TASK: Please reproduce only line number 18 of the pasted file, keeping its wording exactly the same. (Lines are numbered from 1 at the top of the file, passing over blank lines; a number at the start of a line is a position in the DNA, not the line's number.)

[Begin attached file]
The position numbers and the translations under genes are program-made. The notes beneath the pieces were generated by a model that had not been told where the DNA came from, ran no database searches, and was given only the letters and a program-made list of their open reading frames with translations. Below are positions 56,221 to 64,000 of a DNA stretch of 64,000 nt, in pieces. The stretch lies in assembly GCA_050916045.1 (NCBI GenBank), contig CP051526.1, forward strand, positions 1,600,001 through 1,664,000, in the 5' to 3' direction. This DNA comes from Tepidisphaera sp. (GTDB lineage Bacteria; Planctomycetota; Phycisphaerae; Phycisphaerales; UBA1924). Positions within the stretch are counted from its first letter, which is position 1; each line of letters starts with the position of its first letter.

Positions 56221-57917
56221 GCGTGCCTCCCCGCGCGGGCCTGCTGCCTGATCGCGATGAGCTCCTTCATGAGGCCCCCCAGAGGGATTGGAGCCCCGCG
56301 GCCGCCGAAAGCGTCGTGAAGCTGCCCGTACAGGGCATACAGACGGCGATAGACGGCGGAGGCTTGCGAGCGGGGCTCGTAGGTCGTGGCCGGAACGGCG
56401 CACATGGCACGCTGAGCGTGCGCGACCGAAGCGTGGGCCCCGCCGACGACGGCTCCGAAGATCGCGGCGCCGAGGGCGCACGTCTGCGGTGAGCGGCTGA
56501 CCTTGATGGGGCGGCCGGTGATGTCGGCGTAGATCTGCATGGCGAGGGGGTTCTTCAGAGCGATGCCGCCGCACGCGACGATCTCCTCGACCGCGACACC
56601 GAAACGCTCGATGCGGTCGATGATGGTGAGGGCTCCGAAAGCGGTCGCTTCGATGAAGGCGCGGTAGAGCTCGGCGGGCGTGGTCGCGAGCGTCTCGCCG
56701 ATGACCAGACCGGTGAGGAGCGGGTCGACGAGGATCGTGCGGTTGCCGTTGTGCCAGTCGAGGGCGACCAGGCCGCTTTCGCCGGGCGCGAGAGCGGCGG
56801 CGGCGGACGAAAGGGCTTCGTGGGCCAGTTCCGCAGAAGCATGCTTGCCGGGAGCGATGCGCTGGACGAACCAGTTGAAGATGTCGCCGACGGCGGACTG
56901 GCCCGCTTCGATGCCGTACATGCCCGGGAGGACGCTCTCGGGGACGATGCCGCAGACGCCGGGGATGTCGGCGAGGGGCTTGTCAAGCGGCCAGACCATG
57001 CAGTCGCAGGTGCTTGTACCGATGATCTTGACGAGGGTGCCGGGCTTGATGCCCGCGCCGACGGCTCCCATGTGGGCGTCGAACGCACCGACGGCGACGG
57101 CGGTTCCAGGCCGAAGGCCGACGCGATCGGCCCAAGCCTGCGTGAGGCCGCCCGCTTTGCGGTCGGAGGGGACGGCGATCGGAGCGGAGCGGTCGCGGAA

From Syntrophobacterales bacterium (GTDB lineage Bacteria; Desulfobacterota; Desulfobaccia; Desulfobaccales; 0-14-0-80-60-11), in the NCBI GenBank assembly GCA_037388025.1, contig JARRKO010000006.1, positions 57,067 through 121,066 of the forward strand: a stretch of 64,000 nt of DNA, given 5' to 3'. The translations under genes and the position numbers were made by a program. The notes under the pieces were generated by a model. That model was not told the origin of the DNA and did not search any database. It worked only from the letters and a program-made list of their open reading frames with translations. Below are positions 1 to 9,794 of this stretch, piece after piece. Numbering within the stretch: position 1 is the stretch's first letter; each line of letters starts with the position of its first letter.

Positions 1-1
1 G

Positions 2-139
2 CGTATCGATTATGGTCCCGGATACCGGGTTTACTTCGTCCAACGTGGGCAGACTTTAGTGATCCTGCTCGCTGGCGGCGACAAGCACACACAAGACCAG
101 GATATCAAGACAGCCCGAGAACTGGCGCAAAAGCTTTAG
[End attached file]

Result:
101 GATATCAAGACAGCCCGAGAACTGGCGCAAAAGCTTTAG